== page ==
The Coolest Place on Earth
Behind Starck Van Lines (for a couple of years I wouldn't give the company's name, but hundreds of requests changed my policy), a moving company in the Obetz part of Columbus, there is a big, fenced-in area where they've thrown their junk for about twenty-five years. Although it probably doesn't have a name, we call it Crate City, for reasons which should be obvious. The place is huge and filled with assorted junk--mainly old crates of a pretty much uniform size. They're about ten feet high, five feet wide, and eight feet deep, and there must be thousands of them back there, piled and scattered everywhere.
The place is laid out with a kind of path which runs from the front section around to the back in a hook shape, where it disappears in the greenery. On the inside of that hook shape is the area where the oldest crates are; many of these are crumbling away to sawdust. Still, many of them are intact and piled high. They're older as they go toward the back.
The more recent additions have been placed on the outside of the path, next to the fence. These are stacked two and sometimes three high, with paths between the facing stacks, creating corridors full of chambers like a honeycomb. We've laid pieces of wood from one to another on the second level to make a kind of second floor.
The corridors are definitely the coolest thing about Crate City, but the whole place is like a maze. Venturing into the middle is one of the best things to do, but only if you're prepared to spend an hour or two finding your way through.
There is other junk in Crate City besides crates. We've found refrigerators, piles of cinder blocks, metal dumpsters, hot dog vendor signs, wicker baskets, and an ancient, junked pickup truck, to name just a few. And we've probably only scratched the surface.
If you wind your way through the corridors for a while you come to three semi trailers sitting side-by-side, packed with wood. We've been working on emptying these out for a while, but it's a big job. You'll also find a junked camper which has been there since roughly 1978, judging by the signout dates on the old middle school textbooks we found inside. There's lots of crap in the camper, including a sofa, cabinets, glassware, and old papers with some bad poetry written on them.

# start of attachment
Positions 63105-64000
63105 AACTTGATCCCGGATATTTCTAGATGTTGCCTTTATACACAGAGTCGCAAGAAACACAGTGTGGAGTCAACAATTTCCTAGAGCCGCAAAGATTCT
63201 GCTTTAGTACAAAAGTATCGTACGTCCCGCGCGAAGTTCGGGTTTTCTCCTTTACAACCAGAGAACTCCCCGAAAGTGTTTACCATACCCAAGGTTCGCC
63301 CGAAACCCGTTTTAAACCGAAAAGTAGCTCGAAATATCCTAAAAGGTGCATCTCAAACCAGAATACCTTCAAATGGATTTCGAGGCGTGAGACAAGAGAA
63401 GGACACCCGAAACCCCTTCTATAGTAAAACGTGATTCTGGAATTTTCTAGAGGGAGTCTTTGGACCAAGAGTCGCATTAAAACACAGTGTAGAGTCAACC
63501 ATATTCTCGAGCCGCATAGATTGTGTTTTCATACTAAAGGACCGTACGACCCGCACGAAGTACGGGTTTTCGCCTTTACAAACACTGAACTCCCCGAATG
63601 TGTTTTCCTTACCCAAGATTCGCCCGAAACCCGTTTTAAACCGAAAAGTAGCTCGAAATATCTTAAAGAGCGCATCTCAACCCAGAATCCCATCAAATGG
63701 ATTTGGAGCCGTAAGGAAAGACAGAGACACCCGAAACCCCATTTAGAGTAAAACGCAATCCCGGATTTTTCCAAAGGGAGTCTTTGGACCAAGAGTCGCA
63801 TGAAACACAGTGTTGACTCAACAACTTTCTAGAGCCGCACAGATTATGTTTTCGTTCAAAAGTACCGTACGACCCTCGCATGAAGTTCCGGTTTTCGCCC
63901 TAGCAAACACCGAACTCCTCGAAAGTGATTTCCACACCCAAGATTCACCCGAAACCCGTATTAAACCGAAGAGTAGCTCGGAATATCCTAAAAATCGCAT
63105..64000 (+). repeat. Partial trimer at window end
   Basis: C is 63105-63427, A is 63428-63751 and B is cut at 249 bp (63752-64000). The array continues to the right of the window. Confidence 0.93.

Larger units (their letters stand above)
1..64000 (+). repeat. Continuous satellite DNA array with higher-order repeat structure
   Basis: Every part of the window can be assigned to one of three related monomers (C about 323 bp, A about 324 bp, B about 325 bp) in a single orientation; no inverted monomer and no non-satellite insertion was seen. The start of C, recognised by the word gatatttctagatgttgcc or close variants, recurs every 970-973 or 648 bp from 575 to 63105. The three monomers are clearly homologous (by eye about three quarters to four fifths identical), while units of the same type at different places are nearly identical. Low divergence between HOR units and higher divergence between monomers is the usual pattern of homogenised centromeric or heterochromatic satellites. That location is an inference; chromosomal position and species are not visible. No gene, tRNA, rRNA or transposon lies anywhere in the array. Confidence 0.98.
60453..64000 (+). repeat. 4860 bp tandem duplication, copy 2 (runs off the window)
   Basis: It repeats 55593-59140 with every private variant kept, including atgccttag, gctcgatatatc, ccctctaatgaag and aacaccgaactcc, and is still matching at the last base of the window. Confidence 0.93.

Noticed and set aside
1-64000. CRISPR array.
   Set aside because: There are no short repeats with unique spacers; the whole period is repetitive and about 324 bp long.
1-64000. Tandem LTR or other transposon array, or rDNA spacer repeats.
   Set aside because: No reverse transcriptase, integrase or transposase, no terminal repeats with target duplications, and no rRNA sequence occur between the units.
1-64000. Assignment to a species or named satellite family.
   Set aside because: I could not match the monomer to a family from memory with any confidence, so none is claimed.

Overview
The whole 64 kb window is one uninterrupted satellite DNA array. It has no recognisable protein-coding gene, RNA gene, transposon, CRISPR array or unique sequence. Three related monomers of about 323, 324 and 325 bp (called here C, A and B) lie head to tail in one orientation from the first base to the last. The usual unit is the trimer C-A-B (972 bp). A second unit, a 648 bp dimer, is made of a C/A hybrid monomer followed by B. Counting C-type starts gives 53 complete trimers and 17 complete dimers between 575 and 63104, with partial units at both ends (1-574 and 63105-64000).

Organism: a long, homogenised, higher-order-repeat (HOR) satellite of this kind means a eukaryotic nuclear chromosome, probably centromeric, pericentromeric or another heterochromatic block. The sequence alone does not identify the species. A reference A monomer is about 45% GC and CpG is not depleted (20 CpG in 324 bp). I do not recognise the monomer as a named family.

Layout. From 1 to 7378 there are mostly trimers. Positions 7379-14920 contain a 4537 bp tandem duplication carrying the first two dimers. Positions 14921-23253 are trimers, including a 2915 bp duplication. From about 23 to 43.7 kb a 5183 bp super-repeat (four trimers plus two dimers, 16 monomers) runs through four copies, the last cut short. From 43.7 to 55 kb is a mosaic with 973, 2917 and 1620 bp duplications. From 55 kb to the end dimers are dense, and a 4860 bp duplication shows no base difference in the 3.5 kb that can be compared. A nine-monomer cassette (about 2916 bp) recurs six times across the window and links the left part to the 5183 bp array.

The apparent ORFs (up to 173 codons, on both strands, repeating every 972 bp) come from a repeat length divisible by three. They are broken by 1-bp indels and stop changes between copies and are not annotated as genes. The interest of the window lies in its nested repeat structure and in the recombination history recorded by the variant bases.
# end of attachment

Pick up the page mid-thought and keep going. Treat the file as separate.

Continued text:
There are, obviously, drawbacks. The place is surrounded by a fence topped with barbed wire. It's also heavily entangled with bushes, shrubs, vines, and thorns. And at the very back, where we go in, the oldest crates get in the way. And you have to approach through a field, from the railroad tracks, where impenetrable thorn bushes block your way. Getting in can be a very difficult thing to do, and in the summer it can be almost impossible. A thick jacket, boots, and a machete are recommended gear.
Crate City from a distance
It's also very dangerous. My friend Elvis once crashed through the top of a crate while we were climbing; we all thought he was dead. There is splintery wood everywhere, full of rusty nails and jagged corners, and who knows when the crate you're climbing on might decide to fall over.
In spite of all this, the place is awesome. Once you get in it's worth it. It's fairly isolated, allowing you to talk or knock over crates or even hammer nails without worrying about being heard. It's also not known about by many people, which is nice. The people who work at the moving company occasionally throw new crates back there, but that only happens during business hours. We've never even seen anybody else back there, much less been warned or caught. And if you did see somebody, it's not like it'd be hard to hide.
We've gone to Crate City just to hang out, but we've also gone there to play paintball. You couldn't design a better battlefield. When you're alone the place can be pretty creepy. I took these pictures alone, as it was getting dark (which is why the quality's not the greatest), and it was a little unsettling.
UPDATE: I've received several reliable reports that Crate City, which stood behind Starck's storage locker area on Groveport Road in SE Columbus, has been bulldozed and no longer exists in an explorable form. I'll check up on this personally, but as of right now (September 2004) I can't confirm that it's still there. With all the housing developments popping up in the area, it doesn't surprise me that such a dangerous place would be gotten rid of. But it still sucks.